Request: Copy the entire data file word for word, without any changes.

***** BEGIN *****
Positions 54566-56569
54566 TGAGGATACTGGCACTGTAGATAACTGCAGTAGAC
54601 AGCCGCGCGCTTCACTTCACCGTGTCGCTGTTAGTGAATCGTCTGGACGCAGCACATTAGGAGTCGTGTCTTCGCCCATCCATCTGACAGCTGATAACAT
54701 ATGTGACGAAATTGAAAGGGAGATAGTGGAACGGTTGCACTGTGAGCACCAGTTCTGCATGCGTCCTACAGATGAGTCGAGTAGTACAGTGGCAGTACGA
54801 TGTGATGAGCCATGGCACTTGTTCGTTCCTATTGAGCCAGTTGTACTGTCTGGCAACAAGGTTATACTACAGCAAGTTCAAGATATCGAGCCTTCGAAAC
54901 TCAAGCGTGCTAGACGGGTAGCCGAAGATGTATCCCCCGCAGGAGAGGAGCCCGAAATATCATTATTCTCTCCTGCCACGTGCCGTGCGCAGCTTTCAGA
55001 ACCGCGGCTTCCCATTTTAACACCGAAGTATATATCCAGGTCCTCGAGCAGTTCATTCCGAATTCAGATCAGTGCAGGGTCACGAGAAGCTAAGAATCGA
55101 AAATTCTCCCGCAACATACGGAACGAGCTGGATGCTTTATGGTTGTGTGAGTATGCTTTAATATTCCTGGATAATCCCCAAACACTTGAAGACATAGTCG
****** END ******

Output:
Positions 54566-56569
54566 TGAGGATACTGGCACTGTAGATAACTGCAGTAGAC
54601 AGCCGCGCGCTTCACTTCACCGTGTCGCTGTTAGTGAATCGTCTGGACGCAGCACATTAGGAGTCGTGTCTTCGCCCATCCATCTGACAGCTGATAACAT
54701 ATGTGACGAAATTGAAAGGGAGATAGTGGAACGGTTGCACTGTGAGCACCAGTTCTGCATGCGTCCTACAGATGAGTCGAGTAGTACAGTGGCAGTACGA
54801 TGTGATGAGCCATGGCACTTGTTCGTTCCTATTGAGCCAGTTGTACTGTCTGGCAACAAGGTTATACTACAGCAAGTTCAAGATATCGAGCCTTCGAAAC
54901 TCAAGCGTGCTAGACGGGTAGCCGAAGATGTATCCCCCGCAGGAGAGGAGCCCGAAATATCATTATTCTCTCCTGCCACGTGCCGTGCGCAGCTTTCAGA
55001 ACCGCGGCTTCCCATTTTAACACCGAAGTATATATCCAGGTCCTCGAGCAGTTCATTCCGAATTCAGATCAGTGCAGGGTCACGAGAAGCTAAGAATCGA
55101 AAATTCTCCCGCAACATACGGAACGAGCTGGATGCTTTATGGTTGTGTGAGTATGCTTTAATATTCCTGGATAATCCCCAAACACTTGAAGACATAGTCG